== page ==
This wine comes from 50-year-old vines grown in 30cm of soil before hitting pure chalk. The vineyard sits at 300m altitude, the highest altitude section of Folatieres, just beneath “La Truffière.”vAged for 12 months in barrel + 6 months in tank.
Sustainable farming practices, hand-harvested, and native yeast fermentation.
Out of stock
Arden and Margaux met Marc and Alexandre at a trade tasting in New York City. The brothers were pouring their lineup of newly bottled 2017 and that day was the first time the wine was being poured and tasted in the US. Their wines were hands down the standout stars of the trip and lucky for us, and now you, we were able to get first dibs on an allocation. From their domaine in Dezizes-les-Maranges, brothers Marc and Alexandre Bachelet, oversee an enviable catalogue of top Côte de Beaune vineyards: St. Aubin En Remilly, the top sites in Maranges, Puligny 1er Cru Folatières, Puligny 1er Cru Referts, Batard Montrachet, Chassagne Montrachet, and some of the best parcels in Santenay. Since their first vintage in 2005, they have refined their approach to farming and winemaking to the point where they are now firmly established as two of Burgundy’s finest talents. This is an underground producer to invest in.
“Many of you will already be aware how much respect I have for Marc and Alec Bachelet who are doing wonderful things down in Dezize-lès-Maranges… What can I say? What more needs to be said? These guys are just making stupendous white Burgundy wines that rank alongside the best you can find. If you have not discovered the Bachelet brothers yet, it’s time to do so.” – Neal Martin, The Wine Advocate
As the most popular white grape for growing and consuming, Chardonnay can be made in a wide range of styles. These styles can vary from a sparkling Blanc de Blanc, or fresh fermented in stainless steel, to rich and creamy white wine aged in oak barrels. Notable regions for this grape include Chablis or Burgundy in France, Central Coast, Napa, and Sonoma in CA, and Western Australia. When pairing with food, consider the characteristics of your wine first. No brainer pairing options include seafood, salads, and white meat. Chardonnay, with its vast versatility, is everyone’s best friend.
Burgundy is a historical region in east-central France that covers a wide area with ranging climates. The large number of producers and appellations within Burgundy can make the region seem complicated to the eye. At its essence though, Burgundy can be quite simple. This is the home for Pinot Noir and Chardonnay, and these wines are second-to-none around the world. Burgundy winemakers were the pioneers for premium Chardonnay production and continue to provide a benchmark of excellence in viticulture and winemaking for all of their varieties.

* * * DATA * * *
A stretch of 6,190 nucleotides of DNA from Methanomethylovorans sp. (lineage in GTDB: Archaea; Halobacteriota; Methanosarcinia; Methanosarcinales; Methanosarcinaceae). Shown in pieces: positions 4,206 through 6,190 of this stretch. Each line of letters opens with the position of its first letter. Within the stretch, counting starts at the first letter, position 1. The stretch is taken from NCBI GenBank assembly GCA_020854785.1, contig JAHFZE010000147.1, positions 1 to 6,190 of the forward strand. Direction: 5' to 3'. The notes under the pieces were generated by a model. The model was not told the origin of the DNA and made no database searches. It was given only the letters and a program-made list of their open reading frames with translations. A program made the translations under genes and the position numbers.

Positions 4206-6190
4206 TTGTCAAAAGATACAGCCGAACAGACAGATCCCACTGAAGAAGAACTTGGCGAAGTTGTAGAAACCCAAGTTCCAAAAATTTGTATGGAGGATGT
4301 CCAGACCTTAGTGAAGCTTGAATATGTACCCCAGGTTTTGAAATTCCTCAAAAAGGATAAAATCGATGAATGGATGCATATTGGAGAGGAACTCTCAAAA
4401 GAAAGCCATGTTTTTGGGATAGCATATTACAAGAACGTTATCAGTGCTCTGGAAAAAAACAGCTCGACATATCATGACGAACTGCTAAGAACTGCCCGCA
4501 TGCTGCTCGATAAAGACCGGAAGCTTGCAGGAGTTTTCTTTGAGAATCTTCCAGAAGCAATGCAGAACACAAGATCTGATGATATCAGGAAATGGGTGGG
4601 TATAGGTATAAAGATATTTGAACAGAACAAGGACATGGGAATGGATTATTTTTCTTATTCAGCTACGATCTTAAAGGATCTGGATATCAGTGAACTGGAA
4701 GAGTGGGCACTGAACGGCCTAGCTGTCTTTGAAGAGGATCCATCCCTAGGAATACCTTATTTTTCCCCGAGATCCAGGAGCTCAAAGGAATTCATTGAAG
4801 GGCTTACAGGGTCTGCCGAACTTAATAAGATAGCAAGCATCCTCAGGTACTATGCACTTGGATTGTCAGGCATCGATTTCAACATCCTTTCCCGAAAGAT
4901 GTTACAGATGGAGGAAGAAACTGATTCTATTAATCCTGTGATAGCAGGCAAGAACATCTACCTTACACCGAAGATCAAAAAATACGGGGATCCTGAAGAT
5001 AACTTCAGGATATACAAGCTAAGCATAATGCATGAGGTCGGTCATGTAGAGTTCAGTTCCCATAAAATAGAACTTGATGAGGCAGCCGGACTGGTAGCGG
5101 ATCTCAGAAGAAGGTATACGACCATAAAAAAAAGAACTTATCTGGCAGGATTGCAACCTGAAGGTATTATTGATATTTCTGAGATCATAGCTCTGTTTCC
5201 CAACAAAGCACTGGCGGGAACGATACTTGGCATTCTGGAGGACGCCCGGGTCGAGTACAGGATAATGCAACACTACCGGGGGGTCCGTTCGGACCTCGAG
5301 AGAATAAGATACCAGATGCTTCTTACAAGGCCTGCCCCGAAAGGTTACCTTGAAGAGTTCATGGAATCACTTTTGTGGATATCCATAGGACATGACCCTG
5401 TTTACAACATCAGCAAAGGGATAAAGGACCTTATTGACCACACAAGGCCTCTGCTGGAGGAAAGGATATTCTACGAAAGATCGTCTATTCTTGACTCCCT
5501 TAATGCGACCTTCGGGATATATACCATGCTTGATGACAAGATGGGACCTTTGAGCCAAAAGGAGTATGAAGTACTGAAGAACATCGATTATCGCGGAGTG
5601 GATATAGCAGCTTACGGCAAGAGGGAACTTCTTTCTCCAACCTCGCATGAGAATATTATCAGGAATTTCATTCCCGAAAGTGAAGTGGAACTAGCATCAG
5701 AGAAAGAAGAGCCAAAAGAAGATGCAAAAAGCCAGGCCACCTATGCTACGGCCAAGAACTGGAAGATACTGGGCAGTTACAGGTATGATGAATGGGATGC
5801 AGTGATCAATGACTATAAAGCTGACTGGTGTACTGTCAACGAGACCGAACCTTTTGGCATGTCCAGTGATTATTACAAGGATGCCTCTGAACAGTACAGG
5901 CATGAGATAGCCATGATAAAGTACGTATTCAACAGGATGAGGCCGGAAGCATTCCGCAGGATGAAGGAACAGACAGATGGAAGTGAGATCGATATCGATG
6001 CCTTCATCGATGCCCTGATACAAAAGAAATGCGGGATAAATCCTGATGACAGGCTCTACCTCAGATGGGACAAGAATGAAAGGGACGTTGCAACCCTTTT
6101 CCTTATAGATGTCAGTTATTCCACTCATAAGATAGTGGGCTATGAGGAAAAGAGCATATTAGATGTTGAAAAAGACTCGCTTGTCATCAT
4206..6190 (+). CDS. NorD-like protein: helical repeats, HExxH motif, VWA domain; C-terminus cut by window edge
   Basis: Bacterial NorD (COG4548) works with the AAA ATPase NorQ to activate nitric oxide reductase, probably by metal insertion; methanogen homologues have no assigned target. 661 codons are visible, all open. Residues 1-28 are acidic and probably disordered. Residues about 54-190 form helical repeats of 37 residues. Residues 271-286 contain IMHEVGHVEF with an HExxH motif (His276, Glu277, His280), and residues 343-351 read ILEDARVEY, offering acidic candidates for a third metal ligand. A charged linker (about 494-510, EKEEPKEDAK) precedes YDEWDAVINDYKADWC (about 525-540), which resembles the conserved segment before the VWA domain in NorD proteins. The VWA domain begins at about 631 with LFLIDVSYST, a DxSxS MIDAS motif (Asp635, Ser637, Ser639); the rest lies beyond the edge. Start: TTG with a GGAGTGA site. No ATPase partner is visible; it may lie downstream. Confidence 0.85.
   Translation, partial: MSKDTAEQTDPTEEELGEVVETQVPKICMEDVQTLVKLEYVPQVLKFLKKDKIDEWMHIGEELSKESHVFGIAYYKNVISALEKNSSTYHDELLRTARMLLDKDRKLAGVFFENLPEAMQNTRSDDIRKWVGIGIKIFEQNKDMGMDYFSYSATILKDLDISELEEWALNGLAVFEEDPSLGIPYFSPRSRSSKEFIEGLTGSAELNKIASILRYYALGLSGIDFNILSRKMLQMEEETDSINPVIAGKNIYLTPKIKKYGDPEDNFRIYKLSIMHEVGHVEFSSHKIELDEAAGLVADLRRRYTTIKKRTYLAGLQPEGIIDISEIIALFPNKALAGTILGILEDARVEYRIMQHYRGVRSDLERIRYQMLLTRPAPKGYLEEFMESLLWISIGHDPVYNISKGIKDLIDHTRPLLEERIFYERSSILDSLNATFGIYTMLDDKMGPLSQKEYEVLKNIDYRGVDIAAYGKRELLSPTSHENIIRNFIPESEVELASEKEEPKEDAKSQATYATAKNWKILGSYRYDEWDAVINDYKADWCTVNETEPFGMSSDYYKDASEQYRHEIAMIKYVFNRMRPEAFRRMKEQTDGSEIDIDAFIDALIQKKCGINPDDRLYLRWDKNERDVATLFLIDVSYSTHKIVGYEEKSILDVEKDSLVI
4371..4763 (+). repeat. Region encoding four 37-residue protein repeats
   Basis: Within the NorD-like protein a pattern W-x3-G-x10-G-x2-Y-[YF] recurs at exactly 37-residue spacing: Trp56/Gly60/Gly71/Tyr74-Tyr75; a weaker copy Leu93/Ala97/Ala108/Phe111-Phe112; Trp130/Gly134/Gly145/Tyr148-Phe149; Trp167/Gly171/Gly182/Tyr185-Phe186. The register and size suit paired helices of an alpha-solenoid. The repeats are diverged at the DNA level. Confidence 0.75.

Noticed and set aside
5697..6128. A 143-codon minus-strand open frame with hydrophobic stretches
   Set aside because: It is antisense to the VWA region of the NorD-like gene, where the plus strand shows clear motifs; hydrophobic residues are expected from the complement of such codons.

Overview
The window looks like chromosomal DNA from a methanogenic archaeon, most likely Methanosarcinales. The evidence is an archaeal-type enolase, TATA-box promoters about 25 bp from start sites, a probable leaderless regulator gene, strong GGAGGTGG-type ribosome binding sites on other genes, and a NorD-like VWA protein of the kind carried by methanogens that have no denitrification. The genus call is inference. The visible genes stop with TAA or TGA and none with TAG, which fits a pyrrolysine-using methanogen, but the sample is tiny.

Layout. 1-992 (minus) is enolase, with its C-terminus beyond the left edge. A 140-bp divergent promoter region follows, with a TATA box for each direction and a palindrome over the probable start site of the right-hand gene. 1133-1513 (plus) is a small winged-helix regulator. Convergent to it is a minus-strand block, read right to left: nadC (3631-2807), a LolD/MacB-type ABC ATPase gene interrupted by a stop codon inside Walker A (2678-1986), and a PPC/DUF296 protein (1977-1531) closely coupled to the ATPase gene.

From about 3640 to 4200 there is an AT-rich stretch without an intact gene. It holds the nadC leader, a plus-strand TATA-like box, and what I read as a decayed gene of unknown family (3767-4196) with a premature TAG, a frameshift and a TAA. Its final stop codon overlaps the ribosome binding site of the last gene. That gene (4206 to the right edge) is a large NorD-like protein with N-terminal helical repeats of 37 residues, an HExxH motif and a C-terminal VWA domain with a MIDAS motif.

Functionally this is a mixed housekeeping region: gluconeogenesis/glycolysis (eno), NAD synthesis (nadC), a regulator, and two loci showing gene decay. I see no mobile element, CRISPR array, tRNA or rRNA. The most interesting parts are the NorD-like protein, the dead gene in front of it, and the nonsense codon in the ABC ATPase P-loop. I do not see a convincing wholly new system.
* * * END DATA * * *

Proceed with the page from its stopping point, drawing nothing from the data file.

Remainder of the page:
Vineyard location is extremely important in Burgundy. The location will determine their quality level within the Burgundy appellation hierarchy. The highest-quality vineyards will generally have a south or southeast facing exposure providing the most access to sunlight and offering protection from westerly winds. These wines may be listed as premier cru or grand cru on the bottle label. Soils in Burgundy can vary depending on the area, but you’ll find many of them are rich in limestone and clay. Burgundian wines can age for many years if stored properly and will often hit their peak drinking age 5-10 years after production.
This Sauvy B is incredibly refreshing. It has bright citrus fruit and florals, but finishes off with a touch of salty ocean sea breeze that reminds you it’s from the Western Cape.
Sustainable farming practices, minimal intervention winemaking, and only 112 cases produced.
You really can’t go wrong with this wine. It’s a no-brainer for Sauvignon Blanc lovers. The bright citrus fruits have length without any bitter finish. Think of it as Sancerres more affordable little sister.
Organic farming practices, hand-harvested, native yeast fermentation, unfined/unfiltered, vegan-friendly, and only 3,500 cases produced.
This is an everyday staple. The palate is lively and crisp, but it isn’t quite as austere as other versions of Chablis. It has a creamy texture which makes it approachable and crowd-pleaser across the board.
Sustainable farming practices (Lutte Raisonnée), native yeast fermentation, and fermented in stainless steel tanks to reflect the perfect typicity of Chablis.
This is not over-oaked California Chardonnay, and it’s not searingly acidic French Chardonnay. It’s Oregon Chardonnay through and through; the perfectly subtle and level-headed middle sister we all wish we’d see more of.
Organic farming practices, dry-farmed, hand-harvested, native yeast fermentation, and unfined/unfiltered.